President Museveni with wife Janet Museveni (L) and Prime Minister Ruhakana Rugunda.
By Sadab Kitatta Kaaya
President Museveni has asked Parliament to make room for another 18 presidential advisors in the next financial year.
The move is in keeping with the president’s tradition of shoring up the numbers of his presidential advisors after every election cycle or cabinet reshuffle. However, the request, which would raise the number of presidential advisors from 145 to 163, has met strong opposition from members of Parliament.
According to the 2017/18 ministerial policy statement for the Presidency, the appointment of the 18 presidential advisors will push the wage budget for the advisors up by Shs 28.5bn.
By the time he was sworn-in last year for his fifth elective presidential term, Museveni had 141 advisors. He drafted in four former ministers who lost the February 2016 elections. The 18 new advisors will be appointed on ministerial terms, joining another 12 who were previously appointed on similar terms.
According to the ministerial statement’s executive summary, which is signed by the minister for the Presidency, Esther Mbayo Mbulakubuza, the appointment creates a funding gap of Shs 18.32bn. This is in addition to Shs 2.6bn earmarked to facilitate 10 new resident district commissioners (RDCs) in the newly created districts, plus Shs 150bn to cater for outstanding presidential pledges.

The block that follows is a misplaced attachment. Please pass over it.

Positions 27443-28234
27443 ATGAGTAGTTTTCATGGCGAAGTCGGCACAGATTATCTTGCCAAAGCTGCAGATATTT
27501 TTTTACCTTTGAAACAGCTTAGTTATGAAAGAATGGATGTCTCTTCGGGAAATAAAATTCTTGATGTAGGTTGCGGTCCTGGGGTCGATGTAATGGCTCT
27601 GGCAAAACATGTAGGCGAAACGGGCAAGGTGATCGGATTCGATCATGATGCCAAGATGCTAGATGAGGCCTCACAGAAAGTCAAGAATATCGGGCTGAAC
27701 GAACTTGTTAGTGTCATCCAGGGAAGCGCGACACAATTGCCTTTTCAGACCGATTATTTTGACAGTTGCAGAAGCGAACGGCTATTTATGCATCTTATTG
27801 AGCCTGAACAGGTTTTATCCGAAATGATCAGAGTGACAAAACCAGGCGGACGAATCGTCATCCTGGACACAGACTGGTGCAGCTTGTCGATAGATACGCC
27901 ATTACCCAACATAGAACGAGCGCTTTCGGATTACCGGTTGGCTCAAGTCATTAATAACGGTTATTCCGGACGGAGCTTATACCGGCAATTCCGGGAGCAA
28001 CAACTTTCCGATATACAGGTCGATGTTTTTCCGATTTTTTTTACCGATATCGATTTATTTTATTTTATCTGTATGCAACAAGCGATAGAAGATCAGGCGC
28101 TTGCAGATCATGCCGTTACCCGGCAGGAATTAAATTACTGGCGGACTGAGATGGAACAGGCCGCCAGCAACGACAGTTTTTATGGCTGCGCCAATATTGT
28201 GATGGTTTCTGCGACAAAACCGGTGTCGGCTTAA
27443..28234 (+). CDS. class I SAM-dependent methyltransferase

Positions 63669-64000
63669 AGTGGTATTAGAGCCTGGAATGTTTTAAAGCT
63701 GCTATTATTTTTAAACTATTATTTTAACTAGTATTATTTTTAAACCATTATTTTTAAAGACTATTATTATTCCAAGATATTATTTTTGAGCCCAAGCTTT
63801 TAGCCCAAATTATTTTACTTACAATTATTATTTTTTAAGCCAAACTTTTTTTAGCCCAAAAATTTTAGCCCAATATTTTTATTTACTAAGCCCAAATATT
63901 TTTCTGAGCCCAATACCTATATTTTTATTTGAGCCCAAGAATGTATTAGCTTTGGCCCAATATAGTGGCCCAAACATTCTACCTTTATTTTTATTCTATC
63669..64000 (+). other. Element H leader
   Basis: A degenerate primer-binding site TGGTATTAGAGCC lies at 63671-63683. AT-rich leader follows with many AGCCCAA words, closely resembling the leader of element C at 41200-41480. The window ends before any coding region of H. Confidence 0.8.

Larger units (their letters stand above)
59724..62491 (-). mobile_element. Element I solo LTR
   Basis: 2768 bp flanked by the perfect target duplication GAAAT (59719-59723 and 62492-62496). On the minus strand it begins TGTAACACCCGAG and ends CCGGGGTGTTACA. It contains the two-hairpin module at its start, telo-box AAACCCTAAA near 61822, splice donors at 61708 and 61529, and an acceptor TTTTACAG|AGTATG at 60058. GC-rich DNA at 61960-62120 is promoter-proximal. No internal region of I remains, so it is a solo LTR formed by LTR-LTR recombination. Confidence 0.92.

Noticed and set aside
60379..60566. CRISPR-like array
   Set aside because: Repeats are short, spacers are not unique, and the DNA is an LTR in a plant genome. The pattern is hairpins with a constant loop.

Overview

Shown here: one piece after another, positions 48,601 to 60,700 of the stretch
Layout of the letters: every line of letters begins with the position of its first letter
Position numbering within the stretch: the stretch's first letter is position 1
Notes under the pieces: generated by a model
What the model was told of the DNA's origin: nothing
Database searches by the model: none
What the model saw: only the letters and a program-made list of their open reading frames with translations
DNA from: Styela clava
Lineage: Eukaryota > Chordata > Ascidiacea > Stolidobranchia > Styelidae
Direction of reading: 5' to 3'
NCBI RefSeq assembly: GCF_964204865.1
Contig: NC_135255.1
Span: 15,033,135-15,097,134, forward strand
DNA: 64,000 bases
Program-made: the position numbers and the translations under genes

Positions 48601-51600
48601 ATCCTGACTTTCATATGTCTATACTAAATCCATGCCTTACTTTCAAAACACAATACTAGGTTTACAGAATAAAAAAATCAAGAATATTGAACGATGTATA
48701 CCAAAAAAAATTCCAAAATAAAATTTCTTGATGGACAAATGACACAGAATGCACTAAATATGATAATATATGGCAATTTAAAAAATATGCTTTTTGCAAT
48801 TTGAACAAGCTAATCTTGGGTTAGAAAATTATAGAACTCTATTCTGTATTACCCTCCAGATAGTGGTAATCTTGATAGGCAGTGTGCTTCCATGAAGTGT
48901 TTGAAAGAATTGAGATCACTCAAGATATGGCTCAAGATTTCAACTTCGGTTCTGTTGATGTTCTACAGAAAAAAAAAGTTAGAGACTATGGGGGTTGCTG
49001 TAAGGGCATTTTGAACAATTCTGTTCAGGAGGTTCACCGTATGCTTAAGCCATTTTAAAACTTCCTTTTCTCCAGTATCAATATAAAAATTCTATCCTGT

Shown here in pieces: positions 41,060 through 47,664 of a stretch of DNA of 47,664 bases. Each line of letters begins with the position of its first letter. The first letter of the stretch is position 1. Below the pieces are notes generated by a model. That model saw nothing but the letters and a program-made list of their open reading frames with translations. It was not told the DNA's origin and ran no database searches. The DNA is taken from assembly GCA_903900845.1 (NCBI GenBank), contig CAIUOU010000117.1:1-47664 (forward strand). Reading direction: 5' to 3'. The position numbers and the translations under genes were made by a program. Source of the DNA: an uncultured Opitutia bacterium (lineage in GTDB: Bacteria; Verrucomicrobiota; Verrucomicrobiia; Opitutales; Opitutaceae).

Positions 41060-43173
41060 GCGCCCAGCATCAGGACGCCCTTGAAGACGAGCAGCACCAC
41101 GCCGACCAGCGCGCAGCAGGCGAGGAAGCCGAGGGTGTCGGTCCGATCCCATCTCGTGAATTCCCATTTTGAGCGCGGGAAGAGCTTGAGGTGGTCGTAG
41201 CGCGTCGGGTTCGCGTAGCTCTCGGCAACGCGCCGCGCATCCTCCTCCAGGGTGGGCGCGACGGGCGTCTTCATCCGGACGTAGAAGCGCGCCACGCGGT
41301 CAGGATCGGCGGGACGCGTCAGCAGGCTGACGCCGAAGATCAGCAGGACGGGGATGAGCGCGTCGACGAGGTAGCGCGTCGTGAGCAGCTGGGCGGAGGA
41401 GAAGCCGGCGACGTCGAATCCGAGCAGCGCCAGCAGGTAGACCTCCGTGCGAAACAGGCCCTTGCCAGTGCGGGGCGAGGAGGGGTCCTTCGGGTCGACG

While MPs on the Presidential Affairs committee of Parliament are in agreement with the budget request for the RDCs and presidential pledges, they are not swayed by the president’s request for more ad- visors.
“We have raised these issues with them [the Presidency] but they have not responded. We want to know why they want to increase the number of presidential advisors yet all the many advisors he [Museveni] has never get to meet him,” committee vice chairperson, Susan Amero Amuria Woman), told The Observer on April 24.
“In any case, if they [advisors] ever meet the president, they [ministry for Presidency officials] should tell us what they advise him about when the economy is in such bad shape,” Amero added.
Mbayo was not readily available to be interviewed for a comment and the senior presidential press secretary Don Innocent Wanyama declined an interview at the weekend. He instead referred this writer to the ministry of Public Service. Amero, however, said ad- visors appointed on ministerial terms are largely people who Museveni drops from his cabinet.
“They get the same facilitation they were earning as ministers,” Amero said.
Asked why someone is dropped from cabinet, only to continue paying him or her a ministerial salary, Amero said, “That is one of the issues we want them [the Presidency] to explain.”
But opposition MP Mathias Mpuuga (Masaka Municipality) accused the president of abusing the budget.
“There are essentially two issues relating to this matter; one is the blatant abuse of the budget by the presidency because the presidency is one of the entities with a bloated budget yet it is one of the known unproductive entities but rather consumptive,” Mpuuga said on Monday.